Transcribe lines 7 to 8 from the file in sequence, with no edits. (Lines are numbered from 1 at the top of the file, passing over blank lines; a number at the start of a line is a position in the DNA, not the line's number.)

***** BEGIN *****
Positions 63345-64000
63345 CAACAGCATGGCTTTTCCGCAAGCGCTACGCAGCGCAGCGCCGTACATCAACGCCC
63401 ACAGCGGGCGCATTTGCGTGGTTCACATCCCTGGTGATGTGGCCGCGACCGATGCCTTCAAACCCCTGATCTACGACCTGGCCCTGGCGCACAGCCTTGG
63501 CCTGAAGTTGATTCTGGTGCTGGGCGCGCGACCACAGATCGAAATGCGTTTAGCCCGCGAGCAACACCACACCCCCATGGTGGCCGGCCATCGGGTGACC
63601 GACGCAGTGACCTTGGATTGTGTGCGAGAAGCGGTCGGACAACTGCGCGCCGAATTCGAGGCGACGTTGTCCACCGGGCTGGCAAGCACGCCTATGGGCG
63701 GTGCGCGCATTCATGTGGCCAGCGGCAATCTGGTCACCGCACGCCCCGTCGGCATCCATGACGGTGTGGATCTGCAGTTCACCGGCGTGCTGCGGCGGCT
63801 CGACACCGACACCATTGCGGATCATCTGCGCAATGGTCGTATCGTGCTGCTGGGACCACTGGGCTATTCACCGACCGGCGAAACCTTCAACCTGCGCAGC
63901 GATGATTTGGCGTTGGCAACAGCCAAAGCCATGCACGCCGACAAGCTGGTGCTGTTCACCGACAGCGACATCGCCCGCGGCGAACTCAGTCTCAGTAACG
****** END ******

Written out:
63801 CGACACCGACACCATTGCGGATCATCTGCGCAATGGTCGTATCGTGCTGCTGGGACCACTGGGCTATTCACCGACCGGCGAAACCTTCAACCTGCGCAGC
63901 GATGATTTGGCGTTGGCAACAGCCAAAGCCATGCACGCCGACAAGCTGGTGCTGTTCACCGACAGCGACATCGCCCGCGGCGAACTCAGTCTCAGTAACG